She opened the field to thousands of women who were interested in technology and its overwhelming functionalities, so that, with the characterized patience and neatness of a woman, they were carried out with the same harmony that today are rethought and recalculated.

Furthermore, we can conclude that women were undeniably present among the first female programmers in the early 20th century and contributed on a large scale to the rise of the industry.

Grace Hopper is another great example of the tenacity of the female gender in the area of ​​programming. She is remembered as the first person, not only a woman, to design a compiler for a programming language, as well as driving various validation methods.

Hopper credited the idea of ​​programming languages ​​independently of the machine, eventually leading to the development of COBOL, a programming language of the highest quality, and continuing at that.

However, as technology and its practices took different paths, the role of women as programmers has diminished, as has the importance of their achievements, without any credible explanation.

After the sixties, and without any certain antecedent, there was a significant decrease in female participation in the field, although many attribute this to the conversion of modern software. Since then, we have witnessed this gender gap.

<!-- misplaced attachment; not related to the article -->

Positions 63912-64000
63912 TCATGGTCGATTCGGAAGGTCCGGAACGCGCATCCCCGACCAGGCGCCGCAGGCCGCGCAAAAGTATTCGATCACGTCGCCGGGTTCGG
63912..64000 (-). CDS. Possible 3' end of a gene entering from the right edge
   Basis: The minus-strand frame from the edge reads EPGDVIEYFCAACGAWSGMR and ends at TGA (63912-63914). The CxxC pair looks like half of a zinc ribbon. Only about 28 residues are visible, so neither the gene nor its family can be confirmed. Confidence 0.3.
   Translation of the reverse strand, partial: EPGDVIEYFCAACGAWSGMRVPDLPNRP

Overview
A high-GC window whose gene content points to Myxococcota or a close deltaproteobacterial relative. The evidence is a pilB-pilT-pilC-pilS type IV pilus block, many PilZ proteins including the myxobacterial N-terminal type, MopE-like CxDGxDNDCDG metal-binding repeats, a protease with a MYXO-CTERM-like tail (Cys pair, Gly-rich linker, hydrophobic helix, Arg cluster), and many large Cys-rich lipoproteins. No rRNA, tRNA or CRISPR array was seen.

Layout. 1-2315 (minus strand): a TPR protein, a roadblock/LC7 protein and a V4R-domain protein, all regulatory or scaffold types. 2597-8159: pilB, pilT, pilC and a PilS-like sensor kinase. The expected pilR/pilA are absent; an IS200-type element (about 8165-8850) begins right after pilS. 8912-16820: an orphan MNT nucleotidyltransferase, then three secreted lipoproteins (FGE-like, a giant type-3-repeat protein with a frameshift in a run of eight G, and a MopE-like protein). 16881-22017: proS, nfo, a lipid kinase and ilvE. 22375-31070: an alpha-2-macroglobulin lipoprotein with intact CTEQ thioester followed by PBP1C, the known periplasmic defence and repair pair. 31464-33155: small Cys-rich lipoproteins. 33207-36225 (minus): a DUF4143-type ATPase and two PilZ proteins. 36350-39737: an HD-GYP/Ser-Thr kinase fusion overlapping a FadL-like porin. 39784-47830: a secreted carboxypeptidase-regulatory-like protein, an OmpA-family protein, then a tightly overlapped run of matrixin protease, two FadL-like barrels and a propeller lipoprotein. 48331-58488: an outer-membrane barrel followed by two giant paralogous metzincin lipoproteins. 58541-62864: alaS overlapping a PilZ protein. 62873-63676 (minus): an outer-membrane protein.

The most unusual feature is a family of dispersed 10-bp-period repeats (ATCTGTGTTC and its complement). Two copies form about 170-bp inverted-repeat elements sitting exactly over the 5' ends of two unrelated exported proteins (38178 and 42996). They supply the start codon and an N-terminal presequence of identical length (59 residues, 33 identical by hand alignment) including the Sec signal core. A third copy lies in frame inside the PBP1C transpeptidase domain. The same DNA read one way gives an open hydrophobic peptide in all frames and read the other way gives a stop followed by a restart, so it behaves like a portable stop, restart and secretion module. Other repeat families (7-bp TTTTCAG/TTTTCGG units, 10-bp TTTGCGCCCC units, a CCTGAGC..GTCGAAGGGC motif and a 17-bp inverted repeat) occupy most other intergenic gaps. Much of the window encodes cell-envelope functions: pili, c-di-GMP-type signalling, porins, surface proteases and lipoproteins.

According to a study by the United Nations Educational, Scientific and Cultural Organization (UNESCO), evidence that, despite the growing influence of AI in all commercial areas, women make up only twelve percent of researchers in this field.

However, there are many women who continue to promote enormous contributions to the information technology industry. A great example of that is Alicia Asín, a Spanish expert in Artificial Intelligence, Internet of Things (IOT) and Big Data.

In 2018, Asín received the “Innovative Women of the European Union (EU)” award for her outstanding work in front of the Internet of Things branch. Currently, she is the co-founder and CEO of Libelium, a company with fifteen years of experience in the market.

Thus, AI presents a world of opportunities for those women who are interested in the field, and stand out as eventual pioneers of new technologies. In the world there are an infinity of spaces to enter them, as well as various trainings focused clearly on the female gender.

Without leaving our country, we can see that the Ministry of Information Technology and Communications, in conjunction with the Council for Women and IBM, released the program “Knowledge transfer for women entrepreneurs”

This space seeks to train 6,000 women, between 18 and 60 years old, free of charge in topics concerning AI, Cloud (cloud computing) and Design Thinking, covering various technological areas, in order to develop skills, which in turn, they can be approached to advance in how many business plans they have devised.

These opportunities are the ones that will open thousands of doors in the not too distant future, to so many women who seek or find their space and interest in AI. Because digital transformation is here and because there is no minute to lose to expand such precious knowledge.

If they are not taken advantage of, the rules of the game will continue as they have been for a long time. If women exclude themselves from this great revolution and from these eventual jobs, the gender gap and the wage gap will be even more critical.